• The company evacuates the plant immediately, and medical responders transport the injured workers.
  • The employee-tracking system fails to properly account for all workers, and as a result, management believes all workers safely evacuated.
  • Management declares the incident over the morning of June 11, although debris blocks access to the area immediately surrounding the heat exchanger.
  • Plant responders manage the cleanup while other areas of the facility resume operations.
  • Several hours later, after plant operations have resumed, a supervisor assessing damage discovers the body of an employee located under debris.

After this incident, the CSB investigated the causes, and found that three key actions could have lessened the impacts of the disaster. These key issues are:

  • Emergency response and accountability.
  • Maintenance completion.
  • Isolating pressure vessels.

If the above three issues would have been handled correctly, the incident itself could have been prevented, or at the very least, its impacts minimized.

CSB reports are important not only for the plant where the disaster occurred, but also for other facilities. These reports offer insight into best safety practices — insight that can hopefully help other plants avert disaster before it strikes.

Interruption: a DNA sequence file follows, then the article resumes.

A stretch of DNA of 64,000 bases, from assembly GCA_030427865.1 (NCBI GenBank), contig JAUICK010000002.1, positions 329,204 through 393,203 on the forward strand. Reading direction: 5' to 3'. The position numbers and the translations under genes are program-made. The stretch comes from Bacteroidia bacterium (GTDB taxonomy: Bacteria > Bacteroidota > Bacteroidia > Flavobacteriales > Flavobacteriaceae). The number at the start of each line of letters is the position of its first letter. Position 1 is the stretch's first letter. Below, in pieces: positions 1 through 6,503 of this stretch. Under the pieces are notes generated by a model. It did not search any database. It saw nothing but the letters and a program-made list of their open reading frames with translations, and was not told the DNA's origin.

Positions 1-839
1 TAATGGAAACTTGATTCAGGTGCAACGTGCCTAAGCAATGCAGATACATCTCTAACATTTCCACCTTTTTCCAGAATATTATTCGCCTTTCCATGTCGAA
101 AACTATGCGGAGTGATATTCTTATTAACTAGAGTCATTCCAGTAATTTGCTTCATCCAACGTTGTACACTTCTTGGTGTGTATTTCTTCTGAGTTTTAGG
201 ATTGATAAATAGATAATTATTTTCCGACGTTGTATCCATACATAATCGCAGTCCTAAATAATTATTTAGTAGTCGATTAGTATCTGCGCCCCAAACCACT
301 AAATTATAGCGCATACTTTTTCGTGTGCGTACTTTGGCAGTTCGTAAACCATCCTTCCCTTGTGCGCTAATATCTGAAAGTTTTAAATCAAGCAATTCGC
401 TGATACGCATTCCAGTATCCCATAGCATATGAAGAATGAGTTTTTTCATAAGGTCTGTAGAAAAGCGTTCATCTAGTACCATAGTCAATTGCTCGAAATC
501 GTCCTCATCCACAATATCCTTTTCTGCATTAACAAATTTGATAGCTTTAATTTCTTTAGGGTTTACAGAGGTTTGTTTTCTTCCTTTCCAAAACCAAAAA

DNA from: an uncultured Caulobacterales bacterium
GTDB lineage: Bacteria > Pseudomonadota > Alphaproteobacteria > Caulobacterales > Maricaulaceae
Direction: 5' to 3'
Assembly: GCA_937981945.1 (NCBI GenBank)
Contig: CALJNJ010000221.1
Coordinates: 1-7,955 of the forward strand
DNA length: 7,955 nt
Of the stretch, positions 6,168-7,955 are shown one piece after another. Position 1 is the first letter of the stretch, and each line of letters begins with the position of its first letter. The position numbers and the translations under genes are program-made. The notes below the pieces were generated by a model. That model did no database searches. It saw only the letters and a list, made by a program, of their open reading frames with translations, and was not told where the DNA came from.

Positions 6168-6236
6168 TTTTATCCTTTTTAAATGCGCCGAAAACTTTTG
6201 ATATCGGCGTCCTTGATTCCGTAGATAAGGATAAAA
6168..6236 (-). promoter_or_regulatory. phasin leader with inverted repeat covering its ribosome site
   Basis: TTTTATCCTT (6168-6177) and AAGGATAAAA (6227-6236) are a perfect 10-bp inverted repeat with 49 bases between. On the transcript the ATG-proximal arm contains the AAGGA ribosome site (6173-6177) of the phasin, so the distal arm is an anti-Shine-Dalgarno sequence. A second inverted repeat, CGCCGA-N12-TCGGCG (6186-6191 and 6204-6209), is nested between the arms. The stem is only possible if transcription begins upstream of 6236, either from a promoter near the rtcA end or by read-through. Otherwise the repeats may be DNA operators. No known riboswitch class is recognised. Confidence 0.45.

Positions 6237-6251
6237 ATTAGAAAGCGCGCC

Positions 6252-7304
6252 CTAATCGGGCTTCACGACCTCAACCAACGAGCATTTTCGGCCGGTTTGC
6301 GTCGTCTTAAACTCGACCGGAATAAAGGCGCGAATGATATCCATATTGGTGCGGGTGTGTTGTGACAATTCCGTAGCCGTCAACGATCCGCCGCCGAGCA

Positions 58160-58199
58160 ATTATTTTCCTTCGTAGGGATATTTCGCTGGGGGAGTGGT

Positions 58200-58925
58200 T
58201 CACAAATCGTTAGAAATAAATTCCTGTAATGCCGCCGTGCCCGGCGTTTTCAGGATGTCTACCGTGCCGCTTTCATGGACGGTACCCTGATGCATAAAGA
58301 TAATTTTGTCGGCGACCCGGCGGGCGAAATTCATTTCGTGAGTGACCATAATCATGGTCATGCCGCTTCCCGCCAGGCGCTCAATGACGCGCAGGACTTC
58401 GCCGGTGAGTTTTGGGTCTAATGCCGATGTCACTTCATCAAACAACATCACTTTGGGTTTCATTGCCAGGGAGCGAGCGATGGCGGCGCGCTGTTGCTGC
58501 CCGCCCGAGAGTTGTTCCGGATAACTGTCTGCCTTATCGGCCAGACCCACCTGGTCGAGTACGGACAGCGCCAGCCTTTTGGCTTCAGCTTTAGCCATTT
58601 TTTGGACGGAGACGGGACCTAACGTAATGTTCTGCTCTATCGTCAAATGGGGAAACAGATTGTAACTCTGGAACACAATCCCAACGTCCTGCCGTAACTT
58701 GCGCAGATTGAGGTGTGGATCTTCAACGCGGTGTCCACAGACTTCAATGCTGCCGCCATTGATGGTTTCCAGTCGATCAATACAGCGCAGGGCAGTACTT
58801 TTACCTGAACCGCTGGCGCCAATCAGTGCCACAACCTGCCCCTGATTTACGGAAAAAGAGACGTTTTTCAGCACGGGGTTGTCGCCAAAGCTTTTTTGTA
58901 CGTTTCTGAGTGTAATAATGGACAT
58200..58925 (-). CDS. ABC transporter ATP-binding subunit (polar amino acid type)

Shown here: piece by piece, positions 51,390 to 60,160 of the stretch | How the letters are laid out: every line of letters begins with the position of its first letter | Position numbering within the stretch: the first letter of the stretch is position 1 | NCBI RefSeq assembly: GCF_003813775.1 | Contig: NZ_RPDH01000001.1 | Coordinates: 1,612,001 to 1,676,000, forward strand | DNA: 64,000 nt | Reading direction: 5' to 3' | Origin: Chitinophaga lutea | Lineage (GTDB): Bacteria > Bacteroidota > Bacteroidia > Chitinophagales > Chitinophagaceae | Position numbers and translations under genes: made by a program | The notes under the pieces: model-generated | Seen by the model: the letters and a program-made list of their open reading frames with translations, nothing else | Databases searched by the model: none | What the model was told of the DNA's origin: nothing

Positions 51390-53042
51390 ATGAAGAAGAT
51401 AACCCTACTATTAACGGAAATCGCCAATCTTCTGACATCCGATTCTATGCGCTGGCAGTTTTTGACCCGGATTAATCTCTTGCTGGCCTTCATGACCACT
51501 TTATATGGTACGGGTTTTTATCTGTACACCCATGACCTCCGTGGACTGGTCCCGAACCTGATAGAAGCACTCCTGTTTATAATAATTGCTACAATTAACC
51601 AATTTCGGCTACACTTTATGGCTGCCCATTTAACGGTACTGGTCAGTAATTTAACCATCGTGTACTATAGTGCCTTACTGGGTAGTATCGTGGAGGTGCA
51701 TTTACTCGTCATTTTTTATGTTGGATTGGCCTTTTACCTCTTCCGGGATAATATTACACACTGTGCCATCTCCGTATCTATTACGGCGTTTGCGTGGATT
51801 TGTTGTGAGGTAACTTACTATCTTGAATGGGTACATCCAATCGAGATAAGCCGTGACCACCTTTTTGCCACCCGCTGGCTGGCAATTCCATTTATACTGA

Here are the takeaways from this case:

1. Emergency Response and Accountability

Even though the company thought that all of the employees had been safety evacuated, workers later found one victim buried in the rubble near the ruptured vessel. According to the CSB’s report, this error occurred due to lack of training and drills on worker headcounts. Therefore, the CSB urges that facilities conduct worker headcount drills, implementing their emergency response plans to see how effective they would be if an emergency were to occur.

According to the CSB, it is important to note that automated worker-tracking systems can malfunction, so plants should be equipped with a tested (and proven) manual worker-tracking system to substitute for the automated system if a malfunction occurs.

2. Maintenance Completion